Modern classical music does not generate large sales or indeed in the grander scheme of things many listeners. That said musicians often find it interesting and challenging to play. Why is this? The question was brought to mind by some very beautiful pen drawings I saw recently, (I won’t post them as I would not wish to offend the artist) the drawings in question were fantastically detailed and beautifully drawn. I admired the way various parts had been rendered with very fine strokes. I then leafed through a few more which were much the same all of which showed a staggering degree of concentration. However after the marvelling at the application and patience I quite quickly ran out of things to admire. Every part was complete and defined, there were no bits unresolved.
The next thought to strike me was to remember how when younger I used to enjoy doing much the same sort of thing. I used to do fine stipple work and hatched drawings for magazine illustrations, not as manically detailed as the drawings referred to above but still a lot of very fine work. I can well remember working on them. Stipple is built up in many layers of dots, thousands upon thousands of them in one drawing. Areas were conquered centimetre by centimetre, hour by hour. The activity is quite straightforward and almost meditative, I well remember being actually quite thrilled at the idea of taking on something really laborious.
The two thoughts are connected I think. We all admire something that has an obviously huge amount of labour. Both Musicians and Artists like the idea of taking on a technical challenge. I have noticed over the years that painters like pictures for quite different reasons to most casual viewers. Painters will admire brushwork, drawing or a particularly nifty composition. They will often ignore subject. I’m sure that trained musicians hear fascinating technical complexities in a Birtwhistle composition rather then the tuneless random sounds that I hear.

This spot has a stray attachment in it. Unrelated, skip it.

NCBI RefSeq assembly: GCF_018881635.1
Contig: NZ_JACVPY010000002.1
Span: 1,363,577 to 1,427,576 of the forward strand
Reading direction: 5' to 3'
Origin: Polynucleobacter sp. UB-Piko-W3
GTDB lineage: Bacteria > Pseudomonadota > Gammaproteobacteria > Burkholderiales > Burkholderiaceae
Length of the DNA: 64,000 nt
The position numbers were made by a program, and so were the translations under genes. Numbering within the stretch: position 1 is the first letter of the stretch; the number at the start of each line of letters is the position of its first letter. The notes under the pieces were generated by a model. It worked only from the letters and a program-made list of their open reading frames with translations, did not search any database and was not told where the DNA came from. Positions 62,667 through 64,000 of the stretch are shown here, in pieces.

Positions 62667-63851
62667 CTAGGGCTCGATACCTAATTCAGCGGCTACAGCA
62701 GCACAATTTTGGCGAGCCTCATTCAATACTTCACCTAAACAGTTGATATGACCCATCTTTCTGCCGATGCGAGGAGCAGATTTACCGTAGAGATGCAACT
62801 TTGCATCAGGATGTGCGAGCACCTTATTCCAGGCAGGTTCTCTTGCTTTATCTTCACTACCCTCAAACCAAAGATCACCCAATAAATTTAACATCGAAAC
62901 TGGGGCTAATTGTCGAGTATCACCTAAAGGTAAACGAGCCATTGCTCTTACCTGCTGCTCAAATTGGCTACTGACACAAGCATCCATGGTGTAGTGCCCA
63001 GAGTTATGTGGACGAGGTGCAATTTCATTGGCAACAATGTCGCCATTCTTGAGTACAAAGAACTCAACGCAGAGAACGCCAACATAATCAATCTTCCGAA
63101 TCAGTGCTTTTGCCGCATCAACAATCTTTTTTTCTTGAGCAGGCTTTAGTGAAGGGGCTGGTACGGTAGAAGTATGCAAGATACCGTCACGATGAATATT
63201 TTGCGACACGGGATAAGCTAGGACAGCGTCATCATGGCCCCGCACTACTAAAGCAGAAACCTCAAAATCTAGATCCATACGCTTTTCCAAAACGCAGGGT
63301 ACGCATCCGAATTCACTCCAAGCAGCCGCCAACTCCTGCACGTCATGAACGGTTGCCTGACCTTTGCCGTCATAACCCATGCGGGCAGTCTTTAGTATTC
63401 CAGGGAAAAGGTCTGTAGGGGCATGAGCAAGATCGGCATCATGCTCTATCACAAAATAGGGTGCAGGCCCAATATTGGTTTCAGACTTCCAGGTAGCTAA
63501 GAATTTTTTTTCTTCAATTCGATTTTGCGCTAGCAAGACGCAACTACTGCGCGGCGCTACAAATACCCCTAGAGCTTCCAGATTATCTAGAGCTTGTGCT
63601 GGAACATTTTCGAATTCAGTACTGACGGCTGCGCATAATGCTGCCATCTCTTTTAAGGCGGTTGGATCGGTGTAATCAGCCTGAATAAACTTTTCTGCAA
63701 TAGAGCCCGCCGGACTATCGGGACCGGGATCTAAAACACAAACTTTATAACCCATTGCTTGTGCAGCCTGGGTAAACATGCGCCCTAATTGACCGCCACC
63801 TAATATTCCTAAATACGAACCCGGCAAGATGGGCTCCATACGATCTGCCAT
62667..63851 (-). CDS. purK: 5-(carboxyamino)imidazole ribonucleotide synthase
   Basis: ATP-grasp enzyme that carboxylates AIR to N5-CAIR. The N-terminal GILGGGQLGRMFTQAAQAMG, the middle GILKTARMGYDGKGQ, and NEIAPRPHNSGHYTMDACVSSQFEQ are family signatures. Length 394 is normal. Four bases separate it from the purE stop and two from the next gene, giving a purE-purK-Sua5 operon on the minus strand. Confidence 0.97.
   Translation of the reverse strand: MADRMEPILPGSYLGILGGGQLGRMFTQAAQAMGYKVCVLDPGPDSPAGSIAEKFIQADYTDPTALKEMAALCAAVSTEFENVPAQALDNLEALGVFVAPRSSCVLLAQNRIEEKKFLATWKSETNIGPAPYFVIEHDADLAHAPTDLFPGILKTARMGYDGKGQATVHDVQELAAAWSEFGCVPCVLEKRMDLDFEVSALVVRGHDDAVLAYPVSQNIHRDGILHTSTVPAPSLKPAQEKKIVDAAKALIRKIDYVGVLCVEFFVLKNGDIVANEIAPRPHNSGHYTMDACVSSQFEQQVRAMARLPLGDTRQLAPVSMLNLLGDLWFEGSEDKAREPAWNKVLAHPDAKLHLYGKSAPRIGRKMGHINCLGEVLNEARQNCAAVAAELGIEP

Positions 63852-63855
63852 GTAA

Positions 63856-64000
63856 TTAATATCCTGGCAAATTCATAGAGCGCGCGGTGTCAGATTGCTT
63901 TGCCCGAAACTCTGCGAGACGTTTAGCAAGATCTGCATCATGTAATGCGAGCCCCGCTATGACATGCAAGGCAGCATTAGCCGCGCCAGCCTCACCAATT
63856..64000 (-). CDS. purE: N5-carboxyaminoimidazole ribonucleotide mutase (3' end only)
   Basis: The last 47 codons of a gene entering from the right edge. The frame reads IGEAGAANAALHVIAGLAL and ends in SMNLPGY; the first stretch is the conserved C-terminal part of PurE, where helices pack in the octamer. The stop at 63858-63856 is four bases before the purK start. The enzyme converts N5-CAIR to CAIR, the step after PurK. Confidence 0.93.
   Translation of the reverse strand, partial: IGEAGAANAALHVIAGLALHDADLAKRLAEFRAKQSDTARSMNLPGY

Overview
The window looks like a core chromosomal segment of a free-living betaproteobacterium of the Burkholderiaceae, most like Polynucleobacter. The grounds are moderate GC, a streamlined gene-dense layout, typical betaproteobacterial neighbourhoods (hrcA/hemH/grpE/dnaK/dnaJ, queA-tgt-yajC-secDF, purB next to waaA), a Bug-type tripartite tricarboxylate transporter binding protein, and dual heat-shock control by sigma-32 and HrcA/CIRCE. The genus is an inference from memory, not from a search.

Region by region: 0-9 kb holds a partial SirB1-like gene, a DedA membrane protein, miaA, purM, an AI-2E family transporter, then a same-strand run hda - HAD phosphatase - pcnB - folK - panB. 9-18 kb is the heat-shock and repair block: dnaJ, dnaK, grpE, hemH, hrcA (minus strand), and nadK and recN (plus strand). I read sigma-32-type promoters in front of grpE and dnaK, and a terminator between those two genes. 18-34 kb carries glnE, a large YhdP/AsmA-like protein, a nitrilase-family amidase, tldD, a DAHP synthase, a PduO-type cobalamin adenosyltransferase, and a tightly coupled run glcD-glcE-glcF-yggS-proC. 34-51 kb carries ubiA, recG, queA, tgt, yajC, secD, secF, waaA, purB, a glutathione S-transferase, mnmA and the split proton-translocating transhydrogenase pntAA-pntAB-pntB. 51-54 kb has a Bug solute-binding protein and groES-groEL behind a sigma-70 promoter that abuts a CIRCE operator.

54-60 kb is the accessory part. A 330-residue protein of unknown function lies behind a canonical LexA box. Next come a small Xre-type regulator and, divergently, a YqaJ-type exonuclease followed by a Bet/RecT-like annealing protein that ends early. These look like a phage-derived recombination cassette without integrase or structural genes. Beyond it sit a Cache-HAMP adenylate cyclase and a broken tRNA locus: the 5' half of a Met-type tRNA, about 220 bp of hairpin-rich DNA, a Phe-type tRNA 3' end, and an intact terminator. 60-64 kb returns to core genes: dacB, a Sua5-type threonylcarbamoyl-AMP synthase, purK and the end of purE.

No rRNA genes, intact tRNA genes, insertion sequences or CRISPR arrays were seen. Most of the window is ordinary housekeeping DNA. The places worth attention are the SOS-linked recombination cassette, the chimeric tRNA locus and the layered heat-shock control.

This brings me to the main thought of this post. Experts and collectors in any field will develop an ever more sophisticated appreciation of their subject. So wine experts will gurgle and spit and mutter unlikely metaphors for what they are experiencing. However I have read that blind tasting has shown that a substantial part of their refined appreciation is in their imagination rather in the taste of the plonk. It is I suspect the same with art experts, their reactions to any piece are a complex mix of previous experience, historical perspective, desire to be seen to be liking the right stuff etc. The actual visual experience is I think way down the pecking order as the source of the reactions provoked. In a way their experience has become jaded. This happens all the time in life, of the first 200 books you read in your life many will blow you away, but once you reading tally becomes nearer to 10,000 then you are harder to please.
So how to deal with this as a painter? Do I want to paint for my peers and connoisseurs? Well yes I would like to please them, but not I feel at the expense of excluding people with less refined (or maybe less jaded) sensibilities. Also you need to try and see your work without the refined appreciation of technique that having learnt to carry out the tricky business of painting has inevitably developed. The technical stuff, both conceptual and practical, should be there but never overwhelm.
Over the years of having people visit me I have noticed that there are “picture people” who look at every picture in the room and others to whom they are apparently invisible. There is no guessing who will be interested, some artists seem to not notice pictures at all yet my window cleaner, a man with little or no education, used to examine each one carefully. I asked him if he often went to galleries to look at pictures, but he said no he didn’t feel comfortable going in he didn’t feel they were of him. I wondered how many others feel the same. Junk shops are welcoming but picture galleries are somehow unwelcoming. I even feel it myself and the aloof staff of many galleries make you feel you should not linger unless you are going to buy.
A mixed rag bag of work this time, I have been very busy with all the seasonal diversions that my posting has got behind!
I have decided to learn how to do Lino cuts… I didn’t fancy all the acid and so forth for etching and really pen drawing fills that creative slot for me. It is the limitations of the medium that attracts.